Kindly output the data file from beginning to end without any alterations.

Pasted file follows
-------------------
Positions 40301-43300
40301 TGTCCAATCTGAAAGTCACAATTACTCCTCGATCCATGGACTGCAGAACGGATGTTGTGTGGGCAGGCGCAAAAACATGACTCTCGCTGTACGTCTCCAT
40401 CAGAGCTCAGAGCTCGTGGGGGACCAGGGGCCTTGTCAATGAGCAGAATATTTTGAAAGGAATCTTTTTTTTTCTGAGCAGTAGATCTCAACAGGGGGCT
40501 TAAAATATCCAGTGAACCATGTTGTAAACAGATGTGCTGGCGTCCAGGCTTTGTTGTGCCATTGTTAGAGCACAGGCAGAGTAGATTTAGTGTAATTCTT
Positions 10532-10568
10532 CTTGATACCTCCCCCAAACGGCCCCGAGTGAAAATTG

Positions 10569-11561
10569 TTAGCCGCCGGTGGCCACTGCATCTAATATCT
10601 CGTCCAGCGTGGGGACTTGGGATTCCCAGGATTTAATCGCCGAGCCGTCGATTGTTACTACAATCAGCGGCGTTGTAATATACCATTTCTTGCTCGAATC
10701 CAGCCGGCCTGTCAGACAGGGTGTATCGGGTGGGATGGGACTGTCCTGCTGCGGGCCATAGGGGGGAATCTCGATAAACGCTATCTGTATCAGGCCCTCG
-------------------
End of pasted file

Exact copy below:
Positions 40301-43300
40301 TGTCCAATCTGAAAGTCACAATTACTCCTCGATCCATGGACTGCAGAACGGATGTTGTGTGGGCAGGCGCAAAAACATGACTCTCGCTGTACGTCTCCAT
40401 CAGAGCTCAGAGCTCGTGGGGGACCAGGGGCCTTGTCAATGAGCAGAATATTTTGAAAGGAATCTTTTTTTTTCTGAGCAGTAGATCTCAACAGGGGGCT
40501 TAAAATATCCAGTGAACCATGTTGTAAACAGATGTGCTGGCGTCCAGGCTTTGTTGTGCCATTGTTAGAGCACAGGCAGAGTAGATTTAGTGTAATTCTT
Positions 10532-10568
10532 CTTGATACCTCCCCCAAACGGCCCCGAGTGAAAATTG

Positions 10569-11561
10569 TTAGCCGCCGGTGGCCACTGCATCTAATATCT
10601 CGTCCAGCGTGGGGACTTGGGATTCCCAGGATTTAATCGCCGAGCCGTCGATTGTTACTACAATCAGCGGCGTTGTAATATACCATTTCTTGCTCGAATC
10701 CAGCCGGCCTGTCAGACAGGGTGTATCGGGTGGGATGGGACTGTCCTGCTGCGGGCCATAGGGGGGAATCTCGATAAACGCTATCTGTATCAGGCCCTCG